# Why does double hashing create a permutation?

Question

Let $$\mathbb{N} = \{0, 1, 2, \dots \}$$, $$\mathbb{N}^+ = \mathbb{N} - \{0\}$$, $$m \in \mathbb{N}^+$$, $$[m] := \{0, 1, \dots, m-1\}$$ and define the function $$f:[m]\to[m]$$ as below

$$f(i) = (a + i \, b) \bmod m,$$

where $$a, \, b \in \mathbb{N}$$. I want to show that $$\big( f(0), f(1), \dots, f(m-1) \big)$$ is a permutation of $$(0, 1, \dots, m-1)$$ provided that $$b$$ and $$m$$ are relatively prime.

Motivation

In open address hash tables, hash functions are of the form

$$h:U \times \{0, 1, \dots, m-1\} \to \{0, 1, \dots, m-1\}, \tag{1}$$

where $$U$$ is the set of all possible keys. It is required that the sequence of probes defined as

$$p(k) := \big(h(k, 0), \, h(k, 1), \dots, \, h(k, m-1)\big) \tag{2}$$

generates a permutation of $$(0,1,\dots,m-1)$$ for every key $$k \in U$$, which guarantees that all of the hash table slots will be visited in a probe sequence. One way to get around this is by double hashing. In this method, the hash function is defined as below

$$h(k,i):=f(k) + i \, g(k) \bmod m, \tag{3}$$

where $$f$$ and $$g$$ are functions of the form

$$f:U \to \{0, 1, \dots, m-1\}, \qquad g:U \to \{0, 1, \dots, m-1\}.$$

In order to have the permutation property, we have the following theorem.

Theorem. If $$g(k)$$ and $$m$$ are relatively prime then $$p(k)$$ is a permutation of $$(0,1,\dots,m-1)$$.

• So the actual question is not about double hashing but just something like $a + bn \mod m$?
– qwr
Aug 18 at 20:41
• @qwr: Well, the question is motivated by the double hashing concept and the requirement that we want to have a probe sequence which looks at all of the hash table slots . Aug 18 at 20:56

This is not true in general, since you haven't put any restrictions on the divisibility properties of $$a, b$$, and $$m$$. For example, if $$a= 3$$ and $$b = m$$ then $$f$$ is not a permutation since it just maps everything to $$3$$.

However, it will be true if $$b$$ is assumed coprime to $$m$$. Let's see why.

First, the final step of adding $$a$$ and then modding by $$m$$ obviously gives a permutation, and so you only need to check that multiplying by $$b$$ gives a permutation.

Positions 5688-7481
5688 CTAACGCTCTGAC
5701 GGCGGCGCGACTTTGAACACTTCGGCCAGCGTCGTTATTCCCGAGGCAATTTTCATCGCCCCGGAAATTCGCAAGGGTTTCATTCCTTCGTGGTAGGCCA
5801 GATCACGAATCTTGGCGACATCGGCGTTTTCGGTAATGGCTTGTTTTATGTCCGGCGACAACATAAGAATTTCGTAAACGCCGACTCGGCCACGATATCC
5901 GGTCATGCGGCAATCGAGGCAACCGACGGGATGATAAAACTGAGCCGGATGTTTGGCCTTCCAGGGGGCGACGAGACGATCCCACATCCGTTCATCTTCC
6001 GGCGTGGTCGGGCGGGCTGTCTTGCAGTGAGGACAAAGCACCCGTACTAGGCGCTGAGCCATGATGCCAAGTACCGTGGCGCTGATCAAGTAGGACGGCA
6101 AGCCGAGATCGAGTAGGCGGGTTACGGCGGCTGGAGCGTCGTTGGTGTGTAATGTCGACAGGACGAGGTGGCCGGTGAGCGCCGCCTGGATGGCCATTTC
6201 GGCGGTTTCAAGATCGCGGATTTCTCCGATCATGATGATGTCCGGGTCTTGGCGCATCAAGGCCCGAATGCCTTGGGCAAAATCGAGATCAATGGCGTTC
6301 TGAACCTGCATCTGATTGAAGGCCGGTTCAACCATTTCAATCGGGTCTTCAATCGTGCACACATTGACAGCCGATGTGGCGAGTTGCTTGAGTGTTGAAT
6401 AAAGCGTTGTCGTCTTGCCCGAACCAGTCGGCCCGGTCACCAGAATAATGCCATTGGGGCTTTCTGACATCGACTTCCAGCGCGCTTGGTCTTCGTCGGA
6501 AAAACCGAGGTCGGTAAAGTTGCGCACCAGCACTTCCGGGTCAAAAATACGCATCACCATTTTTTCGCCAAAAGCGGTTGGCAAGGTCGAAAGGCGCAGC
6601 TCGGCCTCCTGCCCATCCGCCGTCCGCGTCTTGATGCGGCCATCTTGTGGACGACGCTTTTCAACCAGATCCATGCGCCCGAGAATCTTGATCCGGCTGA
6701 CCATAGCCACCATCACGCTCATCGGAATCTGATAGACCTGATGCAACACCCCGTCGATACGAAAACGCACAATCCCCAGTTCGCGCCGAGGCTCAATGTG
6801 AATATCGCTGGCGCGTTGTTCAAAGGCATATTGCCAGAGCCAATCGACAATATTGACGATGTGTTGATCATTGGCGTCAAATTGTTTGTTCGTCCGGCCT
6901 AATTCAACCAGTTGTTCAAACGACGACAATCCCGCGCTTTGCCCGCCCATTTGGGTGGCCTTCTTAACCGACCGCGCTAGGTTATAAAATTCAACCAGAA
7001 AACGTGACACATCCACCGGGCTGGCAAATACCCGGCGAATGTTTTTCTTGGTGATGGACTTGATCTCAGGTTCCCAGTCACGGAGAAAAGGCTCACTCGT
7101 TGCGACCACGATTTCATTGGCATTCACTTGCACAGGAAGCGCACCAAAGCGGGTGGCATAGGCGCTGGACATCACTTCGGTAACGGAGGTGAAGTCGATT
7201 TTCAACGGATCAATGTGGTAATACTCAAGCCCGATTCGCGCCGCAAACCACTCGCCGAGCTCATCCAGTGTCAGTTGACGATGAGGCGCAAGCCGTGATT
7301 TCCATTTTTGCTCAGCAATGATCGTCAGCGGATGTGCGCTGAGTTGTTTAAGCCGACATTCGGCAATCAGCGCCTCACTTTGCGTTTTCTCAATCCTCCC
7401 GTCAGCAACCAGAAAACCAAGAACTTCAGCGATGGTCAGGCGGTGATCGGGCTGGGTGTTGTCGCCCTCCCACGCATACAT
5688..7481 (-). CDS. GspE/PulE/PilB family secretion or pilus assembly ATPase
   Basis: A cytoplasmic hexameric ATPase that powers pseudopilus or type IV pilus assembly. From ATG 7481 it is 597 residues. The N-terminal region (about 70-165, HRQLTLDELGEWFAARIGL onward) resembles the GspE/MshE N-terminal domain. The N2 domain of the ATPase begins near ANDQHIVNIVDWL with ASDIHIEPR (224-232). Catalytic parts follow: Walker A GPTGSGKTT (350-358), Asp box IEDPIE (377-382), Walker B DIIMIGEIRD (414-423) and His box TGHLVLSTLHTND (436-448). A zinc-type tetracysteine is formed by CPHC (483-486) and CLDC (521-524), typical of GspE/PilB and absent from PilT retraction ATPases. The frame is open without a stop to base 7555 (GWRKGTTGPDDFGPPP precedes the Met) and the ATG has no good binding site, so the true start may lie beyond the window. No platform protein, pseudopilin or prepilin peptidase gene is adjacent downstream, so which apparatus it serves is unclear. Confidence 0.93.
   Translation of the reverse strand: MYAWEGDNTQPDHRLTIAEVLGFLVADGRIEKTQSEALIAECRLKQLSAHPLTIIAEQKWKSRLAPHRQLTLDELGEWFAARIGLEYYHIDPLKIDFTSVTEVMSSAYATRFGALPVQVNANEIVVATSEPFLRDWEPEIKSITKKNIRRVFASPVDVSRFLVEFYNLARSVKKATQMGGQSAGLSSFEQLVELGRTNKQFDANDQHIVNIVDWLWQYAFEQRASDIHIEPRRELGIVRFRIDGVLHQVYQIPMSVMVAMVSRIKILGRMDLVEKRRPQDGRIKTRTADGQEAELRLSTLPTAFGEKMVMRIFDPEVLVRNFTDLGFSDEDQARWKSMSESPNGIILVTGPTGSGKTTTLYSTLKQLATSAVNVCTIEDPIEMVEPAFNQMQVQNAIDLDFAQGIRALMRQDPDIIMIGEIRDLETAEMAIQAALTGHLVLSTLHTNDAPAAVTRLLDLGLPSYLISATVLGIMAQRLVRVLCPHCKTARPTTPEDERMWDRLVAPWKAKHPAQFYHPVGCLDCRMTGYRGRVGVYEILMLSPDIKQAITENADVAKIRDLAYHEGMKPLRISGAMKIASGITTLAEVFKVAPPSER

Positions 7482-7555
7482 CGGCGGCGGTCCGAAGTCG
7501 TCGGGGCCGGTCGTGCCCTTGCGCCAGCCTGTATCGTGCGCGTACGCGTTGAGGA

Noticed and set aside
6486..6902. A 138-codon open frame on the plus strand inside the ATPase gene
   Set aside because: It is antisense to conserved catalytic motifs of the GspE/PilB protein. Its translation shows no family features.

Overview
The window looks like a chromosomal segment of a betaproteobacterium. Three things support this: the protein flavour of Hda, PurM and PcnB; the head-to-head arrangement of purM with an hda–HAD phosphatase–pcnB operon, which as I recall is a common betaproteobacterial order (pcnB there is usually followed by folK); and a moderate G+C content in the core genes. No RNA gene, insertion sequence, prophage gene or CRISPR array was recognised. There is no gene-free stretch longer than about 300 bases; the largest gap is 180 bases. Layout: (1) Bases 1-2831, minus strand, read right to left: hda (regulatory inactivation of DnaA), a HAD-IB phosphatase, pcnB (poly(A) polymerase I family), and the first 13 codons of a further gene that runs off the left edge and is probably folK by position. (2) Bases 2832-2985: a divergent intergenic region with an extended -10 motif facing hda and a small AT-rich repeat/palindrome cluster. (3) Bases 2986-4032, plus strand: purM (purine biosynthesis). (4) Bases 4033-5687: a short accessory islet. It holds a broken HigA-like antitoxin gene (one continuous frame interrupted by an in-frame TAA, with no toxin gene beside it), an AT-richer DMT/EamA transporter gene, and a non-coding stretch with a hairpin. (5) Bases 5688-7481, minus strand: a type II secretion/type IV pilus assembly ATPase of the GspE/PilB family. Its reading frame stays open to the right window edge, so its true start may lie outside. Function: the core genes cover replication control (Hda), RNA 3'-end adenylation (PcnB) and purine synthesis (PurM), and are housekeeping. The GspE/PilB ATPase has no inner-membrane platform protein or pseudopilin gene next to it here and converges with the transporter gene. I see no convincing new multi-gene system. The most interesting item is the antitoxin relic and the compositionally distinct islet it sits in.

Since $$b$$ and $$m$$ are coprime, there are integers $$c$$ and $$d$$ such that $$cb + dm = 1$$. That means that any arbitrary class $$f$$ modulo $$m$$ is the same as $$(cb + dm)f = b\cdot(cf)$$ mod $$m$$. So multiplication by $$b$$ is a permutation and multiplication by $$c$$ is the inverse of it.

• (I didn't read the motivation before answering the math question but now I see you added the coprime assumption, which is necessary, there.) Aug 18 at 15:29
• (+1), Thanks for your attention. You are right, I just forgot put the coprime condition in the question part. :) Aug 18 at 17:19
• For context, the result about coprime numbers is known as Bezout's Lemma, and can be generalized to rings
– qwr
Aug 18 at 20:36

If we want to show that $$\big(f(0), f(1), \dots, f(m-1)\big)$$ is a permutation of $$(0,1,\dots,m-1)$$, it suffices to show that $$f: \{0, 1, \dots , m-1\} \to \{0, 1, \dots , m-1\}$$ is a bijection. For $$f$$ to be an injection we must show

$$f(i) = f(j) \implies i=j.$$

So, let's start with the hypothesis that $$f(i)=f(j)$$ and use what we have.

\begin{align} (a + i \, b \bmod m) &= (a + \, j \, b \bmod m) \\ a + i \, b &\overset{m}{\equiv} a + j \, b \\ i \, b &\overset{m}{\equiv} j \, b \tag{1}\\ i &\overset{m}{\equiv} j \tag{2}\\ i &= j \tag{3}, \end{align}

where $$(2)$$ was concluded from $$(1)$$ because $$b$$ and $$m$$ are relatively prime that is $$\gcd(b, m) = 1$$, and $$(3)$$ was concluded from $$(2)$$ because $$i, \, j \in \{0, 1, \dots, m-1 \}$$. There are two ways to show that $$f$$ is a surjection.

A. The easy way is to note that $$f$$ is a map between two finite sets of the same cardinality, and since it is an injection, it also becomes a surjection.

B. The other way is to directly show that $$f$$ is a surjection, which requires that $$\forall k \in \{0, 1, \dots , m-1\}, \, \exists i \in \{0, 1, \dots, \,m-1\}, (a + i \, b) \bmod m = k.$$ Firstly, note that

\begin{align} a + i \, b &\overset{m}{\equiv} k \\ i \, b & \overset{m}{\equiv} k - a \\ i \, b & \overset{m}{\equiv} \bar k, \end{align}

where $$\bar k := k - a$$. Now, since $$b$$ and $$m$$ are relatively prime, by the Bezout's lemma there exists integers $$x$$ and $$y$$ such that $$x \, b + y \, m = 1$$. Consequently, we have

$$\bar k \overset{m}{\equiv} (x \, b + y \, m) \, \bar k \overset{m}{\equiv} (x \, \bar k) \, b \overset{m}{\equiv} (x \, \bar k \bmod m) \, b.$$

Finally, we set $$i:= x \, (k - a) \bmod m$$ for the given $$k$$.

• Since it's a map between finite sets of the same cardinality it is not needed to show that it is a surjection once it's an injection.
– quid
Aug 18 at 23:00
• @quid: That's right. :) Aug 19 at 10:26